I’ve been talking an awful lot about kitchen porters in the last couple of days.
The world of that culinary Cinderella is not one I knew much about until Sunday night.
But, thanks to one of the best pieces of newspaper writing I’ve had the pleasure of reading in recent weeks, I now know a great deal more.
My guide to this uncomfortable underworld was Observer restaurant critic Jay Rayner, who did a shift as a kitchen porter for a feature in its food magazine.
It is a splendid piece, and I have been using it to reassure myself and my colleagues that there will always be a place for great writing – even in this attention-span-of-a-gnat digital age.
Let me share Rayner’s wonderful intro…
I am standing in another man’s shoes, and those shoes are moist. It’s nothing to do with the other man. Most of me is wet by now: there is sweat running down the small of my back and dripping down into my eyes; my trousers are clinging to my thighs, and the pads of my fingers have wrinkled, as if I’ve been in a bath too long, which is curious given they are inside elbow-length black rubber gloves. But the water they are plunged into is so hot my hands, like everything else, are sweating. I am pulling a shift as a kitchen porter at The Ivy, and I am quickly coming to a stark conclusion: these are shoes I am not fit to fill.
What he does here is something to which all writers should aspire.
What he does here – and it’s a message that I have been driving home to reporters, one copy clinic at a time – is paint a picture for people who weren’t there.
With that evocative and mildly disturbing first paragraph, Rayner sets a scene which plunges the reader straight into the humid heart of things.
But his writing goes on to tick every little box in the Wiltshire list of what makes great wordsmithery.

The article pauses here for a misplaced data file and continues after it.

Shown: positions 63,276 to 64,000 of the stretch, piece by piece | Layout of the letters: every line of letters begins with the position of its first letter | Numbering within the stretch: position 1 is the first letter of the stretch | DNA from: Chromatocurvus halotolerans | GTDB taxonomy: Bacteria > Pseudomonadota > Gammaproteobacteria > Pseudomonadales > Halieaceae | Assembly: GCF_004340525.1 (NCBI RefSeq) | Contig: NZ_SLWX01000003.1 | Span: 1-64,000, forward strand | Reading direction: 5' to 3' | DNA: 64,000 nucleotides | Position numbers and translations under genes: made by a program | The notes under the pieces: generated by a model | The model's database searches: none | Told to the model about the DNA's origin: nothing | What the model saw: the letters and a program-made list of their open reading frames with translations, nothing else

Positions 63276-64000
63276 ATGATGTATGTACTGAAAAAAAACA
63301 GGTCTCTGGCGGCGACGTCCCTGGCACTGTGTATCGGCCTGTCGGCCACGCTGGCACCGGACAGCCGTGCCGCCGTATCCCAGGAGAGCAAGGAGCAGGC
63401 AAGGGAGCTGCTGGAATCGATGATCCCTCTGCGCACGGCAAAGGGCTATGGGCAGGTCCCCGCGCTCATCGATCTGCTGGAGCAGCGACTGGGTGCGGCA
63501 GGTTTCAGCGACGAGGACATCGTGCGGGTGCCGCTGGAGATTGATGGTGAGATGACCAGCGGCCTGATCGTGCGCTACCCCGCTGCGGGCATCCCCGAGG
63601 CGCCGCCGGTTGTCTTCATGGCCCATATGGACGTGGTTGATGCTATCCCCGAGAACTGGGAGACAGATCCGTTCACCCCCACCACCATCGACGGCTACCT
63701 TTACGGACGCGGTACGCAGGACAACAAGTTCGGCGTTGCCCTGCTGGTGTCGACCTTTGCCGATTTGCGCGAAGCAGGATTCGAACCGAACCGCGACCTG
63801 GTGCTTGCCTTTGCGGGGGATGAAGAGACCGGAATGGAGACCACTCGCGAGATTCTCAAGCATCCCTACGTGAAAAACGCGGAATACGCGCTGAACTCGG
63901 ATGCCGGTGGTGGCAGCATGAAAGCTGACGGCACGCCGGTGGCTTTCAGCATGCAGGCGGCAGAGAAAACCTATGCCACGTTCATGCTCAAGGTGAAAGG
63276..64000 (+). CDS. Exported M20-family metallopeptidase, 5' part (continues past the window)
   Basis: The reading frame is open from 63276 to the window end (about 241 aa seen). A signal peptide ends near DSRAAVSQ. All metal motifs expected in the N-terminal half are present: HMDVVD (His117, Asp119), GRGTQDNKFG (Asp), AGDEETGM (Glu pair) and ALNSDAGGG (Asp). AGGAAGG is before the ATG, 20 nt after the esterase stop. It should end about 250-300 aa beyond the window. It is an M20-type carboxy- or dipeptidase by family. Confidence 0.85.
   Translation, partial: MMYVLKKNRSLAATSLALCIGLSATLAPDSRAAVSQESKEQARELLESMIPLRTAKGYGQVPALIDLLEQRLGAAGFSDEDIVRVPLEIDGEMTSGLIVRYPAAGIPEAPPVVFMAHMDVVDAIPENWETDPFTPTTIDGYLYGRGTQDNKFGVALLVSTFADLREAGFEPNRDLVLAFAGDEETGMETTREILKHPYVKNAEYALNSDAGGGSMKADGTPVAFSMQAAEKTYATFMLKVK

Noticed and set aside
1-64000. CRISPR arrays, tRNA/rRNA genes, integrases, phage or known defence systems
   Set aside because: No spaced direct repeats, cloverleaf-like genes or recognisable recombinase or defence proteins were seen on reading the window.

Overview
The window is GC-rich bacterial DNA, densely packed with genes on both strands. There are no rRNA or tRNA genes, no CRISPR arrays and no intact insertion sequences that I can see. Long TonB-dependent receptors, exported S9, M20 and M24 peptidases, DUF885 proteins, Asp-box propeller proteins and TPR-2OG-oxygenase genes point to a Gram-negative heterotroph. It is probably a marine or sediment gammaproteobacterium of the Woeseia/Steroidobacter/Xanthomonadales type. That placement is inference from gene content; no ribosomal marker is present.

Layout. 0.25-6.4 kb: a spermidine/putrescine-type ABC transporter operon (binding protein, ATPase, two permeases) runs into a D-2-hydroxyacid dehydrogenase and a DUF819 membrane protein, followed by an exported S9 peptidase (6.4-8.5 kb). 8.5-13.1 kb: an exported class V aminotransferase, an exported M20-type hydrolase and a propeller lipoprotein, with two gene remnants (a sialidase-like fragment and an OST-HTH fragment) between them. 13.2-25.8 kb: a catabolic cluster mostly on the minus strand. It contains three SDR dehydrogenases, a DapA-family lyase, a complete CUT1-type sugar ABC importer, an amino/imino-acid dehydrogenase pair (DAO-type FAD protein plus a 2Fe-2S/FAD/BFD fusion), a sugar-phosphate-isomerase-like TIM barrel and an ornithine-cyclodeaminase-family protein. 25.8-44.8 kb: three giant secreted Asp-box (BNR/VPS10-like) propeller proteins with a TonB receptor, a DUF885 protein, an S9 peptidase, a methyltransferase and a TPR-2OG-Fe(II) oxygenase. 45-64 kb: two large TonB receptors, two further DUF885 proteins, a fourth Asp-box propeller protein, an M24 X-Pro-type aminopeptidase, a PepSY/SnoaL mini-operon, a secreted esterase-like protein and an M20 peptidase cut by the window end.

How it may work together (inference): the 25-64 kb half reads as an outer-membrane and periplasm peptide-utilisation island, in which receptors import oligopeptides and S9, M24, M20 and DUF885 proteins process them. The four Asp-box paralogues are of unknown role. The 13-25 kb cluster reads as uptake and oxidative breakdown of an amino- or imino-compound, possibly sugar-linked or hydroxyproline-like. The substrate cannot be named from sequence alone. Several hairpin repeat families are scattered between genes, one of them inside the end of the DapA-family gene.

It’s warm, it’s insightful, and it’s personal while also giving a voice to other people – fascinating people.
It told me something I didn’t know, it piqued and then satisfied my curiosity, and – perhaps most instructively for those of us in the regional media – it shone a light on a hidden world.
When I talked to a reporter who was leaving her job recently, one of the things she said she would miss the most was the kind of privileged access we get to people and situations.
She was talking about the ability to speak to chief executives, police chiefs and MPs, but the ability to go behind other closed doors is just as important.
What other jobs, landmarks, sports, people or hobbies hide fascination behind their facades?
I was heartened to be told by an editor recently that her mission for the year ahead was to get the stories of more interesting people into her pages and onto her website.
The day before I read Rayner’s piece, my wife consumed – as she does every Saturday – the Guardian’s Family section.
It’s the only part of that paper she ever reads.
But she devours it – as do I – because it is packed with well-written tales of real people’s family lives.
There’s no cheap magazine sensationalism – just accounts of powerful chapters in people’s lives, told well.
As another reporter rightly told me yesterday, being entrusted to tell such stories is both a privilege and a huge responsibility.
It should also be a source of immense pleasure – both for the writer and the reader.